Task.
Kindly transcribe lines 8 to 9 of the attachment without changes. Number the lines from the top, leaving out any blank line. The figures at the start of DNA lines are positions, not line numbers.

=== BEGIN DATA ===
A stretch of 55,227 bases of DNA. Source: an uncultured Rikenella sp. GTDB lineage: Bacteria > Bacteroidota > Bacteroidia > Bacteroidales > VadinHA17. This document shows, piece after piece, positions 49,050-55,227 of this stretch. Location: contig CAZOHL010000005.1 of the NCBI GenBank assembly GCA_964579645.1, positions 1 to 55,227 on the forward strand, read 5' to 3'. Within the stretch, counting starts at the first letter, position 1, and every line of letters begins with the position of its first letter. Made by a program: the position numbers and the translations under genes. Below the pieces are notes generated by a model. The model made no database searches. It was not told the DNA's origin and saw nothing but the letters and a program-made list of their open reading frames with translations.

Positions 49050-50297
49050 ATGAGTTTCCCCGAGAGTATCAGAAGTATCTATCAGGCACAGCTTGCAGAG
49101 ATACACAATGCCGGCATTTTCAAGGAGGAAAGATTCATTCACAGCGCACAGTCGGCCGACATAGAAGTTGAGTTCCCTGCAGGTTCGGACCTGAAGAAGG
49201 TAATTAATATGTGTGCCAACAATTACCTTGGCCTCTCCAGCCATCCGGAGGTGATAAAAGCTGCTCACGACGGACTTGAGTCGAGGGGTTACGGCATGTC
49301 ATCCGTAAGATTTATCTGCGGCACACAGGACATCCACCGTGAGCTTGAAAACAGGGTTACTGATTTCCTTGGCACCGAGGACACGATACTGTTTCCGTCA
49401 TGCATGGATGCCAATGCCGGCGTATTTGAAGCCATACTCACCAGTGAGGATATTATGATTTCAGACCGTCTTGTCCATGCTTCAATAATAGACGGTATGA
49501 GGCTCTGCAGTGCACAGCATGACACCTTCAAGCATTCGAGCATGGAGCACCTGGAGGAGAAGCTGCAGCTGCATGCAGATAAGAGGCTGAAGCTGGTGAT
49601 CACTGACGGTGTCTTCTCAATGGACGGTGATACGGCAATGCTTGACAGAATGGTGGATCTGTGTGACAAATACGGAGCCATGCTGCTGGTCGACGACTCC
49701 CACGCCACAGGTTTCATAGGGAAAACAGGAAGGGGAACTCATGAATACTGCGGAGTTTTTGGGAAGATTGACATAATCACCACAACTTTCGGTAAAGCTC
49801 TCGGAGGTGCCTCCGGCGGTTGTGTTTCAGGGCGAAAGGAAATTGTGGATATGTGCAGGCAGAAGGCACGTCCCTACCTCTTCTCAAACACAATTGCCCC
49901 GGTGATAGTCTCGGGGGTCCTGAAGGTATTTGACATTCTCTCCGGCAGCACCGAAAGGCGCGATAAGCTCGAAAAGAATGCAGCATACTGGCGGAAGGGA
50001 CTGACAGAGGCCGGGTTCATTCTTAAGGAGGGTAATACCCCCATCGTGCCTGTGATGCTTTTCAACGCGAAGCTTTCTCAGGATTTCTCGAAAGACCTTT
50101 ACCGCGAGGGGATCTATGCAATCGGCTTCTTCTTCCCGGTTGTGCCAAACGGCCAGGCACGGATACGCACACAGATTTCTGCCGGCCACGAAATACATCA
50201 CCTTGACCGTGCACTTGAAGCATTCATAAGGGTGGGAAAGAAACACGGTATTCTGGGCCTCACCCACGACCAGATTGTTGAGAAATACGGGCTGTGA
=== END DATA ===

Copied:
49501 GGCTCTGCAGTGCACAGCATGACACCTTCAAGCATTCGAGCATGGAGCACCTGGAGGAGAAGCTGCAGCTGCATGCAGATAAGAGGCTGAAGCTGGTGAT
49601 CACTGACGGTGTCTTCTCAATGGACGGTGATACGGCAATGCTTGACAGAATGGTGGATCTGTGTGACAAATACGGAGCCATGCTGCTGGTCGACGACTCC